2022-04-14, 15:00–15:30 (Europe/Vienna), Room 4
This talk contributes to the ongoing sociolinguistic debate on language contact of closely related language varieties. One particularly interesting case is Cité Duits, which developed among second generation immigrants in the former coalmining district of Eisden in the Belgian province of Limburg. Today this language variety is on the verge of disappearing, with fewer than a dozen speakers left. While the term cité refers to a coal miners housing district (from French cité ouvrière), Duits is the Dutch word for the German language. This label, which broadly translates as ‘mining district German,’ was coined by the speakers to refer to their speech. As the label suggests, speakers claim to speak a variety of German (Duits), which is remarkable because German is neither the (official) language of the area nor the home language of most speakers. The town of Eisden is part of a region where most people speak Belgian Dutch and the local dialect Maaslands, whereas the speakers of Cité Duits, now all men in their eighties, grew up with different home languages, including Czech, Polish, and Italian.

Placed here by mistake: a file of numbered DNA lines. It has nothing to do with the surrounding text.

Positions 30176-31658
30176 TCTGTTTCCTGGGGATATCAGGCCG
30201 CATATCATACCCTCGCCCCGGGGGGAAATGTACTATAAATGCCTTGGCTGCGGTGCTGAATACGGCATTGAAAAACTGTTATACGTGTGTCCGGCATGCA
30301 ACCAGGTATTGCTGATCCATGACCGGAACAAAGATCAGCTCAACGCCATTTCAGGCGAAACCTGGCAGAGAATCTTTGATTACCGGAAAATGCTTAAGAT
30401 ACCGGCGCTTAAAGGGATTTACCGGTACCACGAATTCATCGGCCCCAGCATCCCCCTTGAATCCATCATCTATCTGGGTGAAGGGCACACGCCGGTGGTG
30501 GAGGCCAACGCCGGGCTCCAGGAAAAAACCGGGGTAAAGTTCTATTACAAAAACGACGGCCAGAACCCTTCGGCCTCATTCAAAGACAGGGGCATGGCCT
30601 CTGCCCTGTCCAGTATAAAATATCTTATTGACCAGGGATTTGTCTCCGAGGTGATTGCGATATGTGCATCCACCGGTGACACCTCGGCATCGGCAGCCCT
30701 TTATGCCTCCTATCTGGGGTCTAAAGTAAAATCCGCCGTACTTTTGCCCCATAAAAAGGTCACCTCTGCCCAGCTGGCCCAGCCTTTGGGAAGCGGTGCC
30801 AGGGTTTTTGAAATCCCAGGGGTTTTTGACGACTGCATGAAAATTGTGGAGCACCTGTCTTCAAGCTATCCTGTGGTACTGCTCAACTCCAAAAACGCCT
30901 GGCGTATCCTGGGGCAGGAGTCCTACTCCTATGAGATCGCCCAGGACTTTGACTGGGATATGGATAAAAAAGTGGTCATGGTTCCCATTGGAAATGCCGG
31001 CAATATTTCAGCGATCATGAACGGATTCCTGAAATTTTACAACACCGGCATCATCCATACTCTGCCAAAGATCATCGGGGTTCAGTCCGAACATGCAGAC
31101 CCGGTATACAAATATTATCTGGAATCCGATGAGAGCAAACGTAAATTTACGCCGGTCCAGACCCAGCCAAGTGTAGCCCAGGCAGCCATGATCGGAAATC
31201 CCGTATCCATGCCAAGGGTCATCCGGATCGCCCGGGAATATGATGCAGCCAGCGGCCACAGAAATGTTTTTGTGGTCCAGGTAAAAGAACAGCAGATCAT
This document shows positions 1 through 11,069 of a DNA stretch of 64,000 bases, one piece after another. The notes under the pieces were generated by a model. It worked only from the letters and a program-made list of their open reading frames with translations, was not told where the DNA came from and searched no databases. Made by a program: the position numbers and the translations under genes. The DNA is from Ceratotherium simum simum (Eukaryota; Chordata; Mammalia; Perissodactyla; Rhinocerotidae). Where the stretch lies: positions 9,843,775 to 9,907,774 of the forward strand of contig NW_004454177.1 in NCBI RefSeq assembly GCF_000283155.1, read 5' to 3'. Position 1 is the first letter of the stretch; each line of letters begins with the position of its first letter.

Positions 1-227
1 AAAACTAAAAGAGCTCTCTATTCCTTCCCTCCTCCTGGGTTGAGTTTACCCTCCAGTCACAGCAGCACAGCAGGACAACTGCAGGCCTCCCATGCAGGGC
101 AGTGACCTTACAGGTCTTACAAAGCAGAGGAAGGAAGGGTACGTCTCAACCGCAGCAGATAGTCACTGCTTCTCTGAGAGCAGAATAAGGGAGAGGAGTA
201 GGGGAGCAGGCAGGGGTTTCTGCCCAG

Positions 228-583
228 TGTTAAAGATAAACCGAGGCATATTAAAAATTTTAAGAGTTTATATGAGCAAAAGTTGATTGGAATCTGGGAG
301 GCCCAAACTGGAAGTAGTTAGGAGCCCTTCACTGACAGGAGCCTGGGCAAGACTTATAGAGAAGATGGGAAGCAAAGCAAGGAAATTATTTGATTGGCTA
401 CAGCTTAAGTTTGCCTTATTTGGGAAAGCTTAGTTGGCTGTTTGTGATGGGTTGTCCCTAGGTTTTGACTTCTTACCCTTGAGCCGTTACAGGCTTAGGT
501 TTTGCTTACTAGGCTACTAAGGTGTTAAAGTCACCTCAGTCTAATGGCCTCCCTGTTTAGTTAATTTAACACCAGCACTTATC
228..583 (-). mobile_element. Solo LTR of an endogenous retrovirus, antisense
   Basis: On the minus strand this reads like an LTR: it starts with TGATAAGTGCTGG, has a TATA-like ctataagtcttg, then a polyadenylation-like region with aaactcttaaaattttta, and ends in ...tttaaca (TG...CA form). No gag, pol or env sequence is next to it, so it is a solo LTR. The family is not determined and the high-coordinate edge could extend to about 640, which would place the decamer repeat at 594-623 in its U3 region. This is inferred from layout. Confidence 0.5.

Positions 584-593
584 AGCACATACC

The aim of my talk is to unravel some of the language contact dynamics involved in Cité Duits. This talk sheds light in particular on the contact processes between colloquial spoken German, Belgian Dutch, and the Maaslands dialect, three varieties that are structurally extremely similar. While the first part of my talk outlines the sociohistorical processes that gave rise to the emergence of Cité Duits, the second part discusses a number of linguistic features with particular attention paid to morphosyntax. The linguistic analysis is based on a six-hour audio corpus of spontaneous-like group interactions of male speakers, collected by adopting a specific method of sociolinguistic fieldwork (Labov 1972) between 2012 and 2016. In addition, to develop a more nuanced understanding of the linguistic resources employed within the studied community, I did group recordings with female speakers and engaged in participant observation, while I also collected written materials and conducted a large number of semi-structured interviews.
Labov, William. 1972. Sociolinguistic Patterns. Philadelphia: University of Pennsylvania Press.